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[AfriNIC-rpd] Updated Version of the "IPv4 Soft Landing Policy"now Available Online

Owen DeLong owen at
Thu Feb 24 17:21:06 UTC 2011

>>> Sometimes legalizing something is for the good of the community since it
>>> controls it and at least the records up to date and makes the legalized
>>> concern more trackable and manageable.
>> Please explain to me how giving permission for this pillaging would control
>> it and be good for the community?
> Easy, it will stop the illegitimate hijacking of space, which will result in
> the whois databases being at least vaguely up to date and accurate.  It will
> result in people being able to actually track down users of the space for
> potential abuse reports.  It will allow ISPs who wish to peer to know they
> are peering with someone using space they have been properly assigned.  The
> benefits are multi-fold.
It will not change hijacking at all. It will stop the illegitimate pillaging of
African resources by legitimizing it. I still contend this is not the desired
outcome, nor is it beneficial to the community.

Anyone that would use the space without a database update would
do so regardless of the policy and will not update the database merely
because we have legitimized pillaging.

This would only change the number of companies likely to pillage
(removing the clause will increase the number) and the size of
the organizations likely to engage in pillaging (with permission,
much larger organizations will see less risk in doing so). In both
cases, the pillaging would be recorded in the database.

> It will also bring the depletion dates of all the RIR's closer together,
> which I believe is in the best interests of everyone, since the
> normalization of depletion of the address space means people are in the same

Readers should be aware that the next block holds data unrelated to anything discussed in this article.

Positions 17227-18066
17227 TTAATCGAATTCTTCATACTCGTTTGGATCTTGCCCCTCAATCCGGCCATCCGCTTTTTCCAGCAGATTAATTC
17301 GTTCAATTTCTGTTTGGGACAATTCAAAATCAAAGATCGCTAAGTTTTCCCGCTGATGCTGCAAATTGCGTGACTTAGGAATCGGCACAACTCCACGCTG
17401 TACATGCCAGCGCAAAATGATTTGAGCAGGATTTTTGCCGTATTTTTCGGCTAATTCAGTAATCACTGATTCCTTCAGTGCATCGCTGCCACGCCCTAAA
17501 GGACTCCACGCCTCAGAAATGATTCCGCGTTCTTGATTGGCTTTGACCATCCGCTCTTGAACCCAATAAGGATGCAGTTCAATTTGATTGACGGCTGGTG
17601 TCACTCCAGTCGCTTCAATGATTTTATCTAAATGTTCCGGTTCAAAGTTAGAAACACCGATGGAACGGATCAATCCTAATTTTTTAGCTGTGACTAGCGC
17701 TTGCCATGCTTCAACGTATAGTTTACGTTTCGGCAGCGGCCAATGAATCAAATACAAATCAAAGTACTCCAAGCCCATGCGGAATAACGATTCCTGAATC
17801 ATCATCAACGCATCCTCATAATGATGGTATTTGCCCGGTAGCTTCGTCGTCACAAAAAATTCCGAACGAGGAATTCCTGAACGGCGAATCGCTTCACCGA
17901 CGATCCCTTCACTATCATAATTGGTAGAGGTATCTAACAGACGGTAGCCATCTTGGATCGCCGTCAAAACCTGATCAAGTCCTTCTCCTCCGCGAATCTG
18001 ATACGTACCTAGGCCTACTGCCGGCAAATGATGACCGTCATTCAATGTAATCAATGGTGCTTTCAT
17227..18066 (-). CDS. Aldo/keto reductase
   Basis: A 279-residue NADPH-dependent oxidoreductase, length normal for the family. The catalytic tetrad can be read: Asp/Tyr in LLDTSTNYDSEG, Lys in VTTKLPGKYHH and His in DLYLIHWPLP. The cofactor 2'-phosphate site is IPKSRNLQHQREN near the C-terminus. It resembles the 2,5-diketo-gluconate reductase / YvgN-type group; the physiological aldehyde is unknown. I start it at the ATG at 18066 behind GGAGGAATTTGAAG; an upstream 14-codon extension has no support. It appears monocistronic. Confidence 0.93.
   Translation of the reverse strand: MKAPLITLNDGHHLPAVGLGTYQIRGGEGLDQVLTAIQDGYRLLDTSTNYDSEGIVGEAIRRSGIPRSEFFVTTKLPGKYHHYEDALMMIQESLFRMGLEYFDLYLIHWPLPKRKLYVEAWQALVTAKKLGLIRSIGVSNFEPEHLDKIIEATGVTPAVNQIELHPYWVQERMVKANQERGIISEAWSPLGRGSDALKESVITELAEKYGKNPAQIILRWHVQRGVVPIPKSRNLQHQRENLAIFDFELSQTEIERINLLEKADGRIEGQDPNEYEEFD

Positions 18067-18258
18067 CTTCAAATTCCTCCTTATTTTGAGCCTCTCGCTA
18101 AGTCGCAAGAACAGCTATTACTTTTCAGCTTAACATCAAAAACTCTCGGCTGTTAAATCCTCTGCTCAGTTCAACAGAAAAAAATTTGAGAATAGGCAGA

> boat and heading towards the same goal, the implementation of V6.  The

Respectfully, I absolutely disagree with this position. Accelerating AfriNIC's
depletion to match the other registries is NOT in the best interests of the
AfriNIC community.

We are all in the same boat headed for the goal of IPv6 deployment either
way. The difference is that depleting AfriNIC prematurely by exporting
resources to other regions makes the transition that much harder in the
AfriNIC service region. The other regions have relatively mature
IPv4 deployments compared to AfriNIC (with the possible exception
of LACNIC and some isolated parts of APNIC).

> extension of the space in one region leaves that region at a disadvantage in
> the long term as it slows their transition to what would actually work in
> the long term.  Similar in some ways to the way I would oppose handouts to
> the African continent, which impoverishes the continent in the long term,
> where as I would support skills transfer and development on the continent.

Again, I disagree. I think that Africans are smart enough to realize the need
to transition to IPv6 and use their IPv4 resources wisely to facilitate that
transition. I guess I have more faith in the people of the AfriNIC region
than you do.

This is not a handout to AfriNIC. This is an attempt to prevent AfriNIC from
giving a handout which it can ill afford to the other regions.


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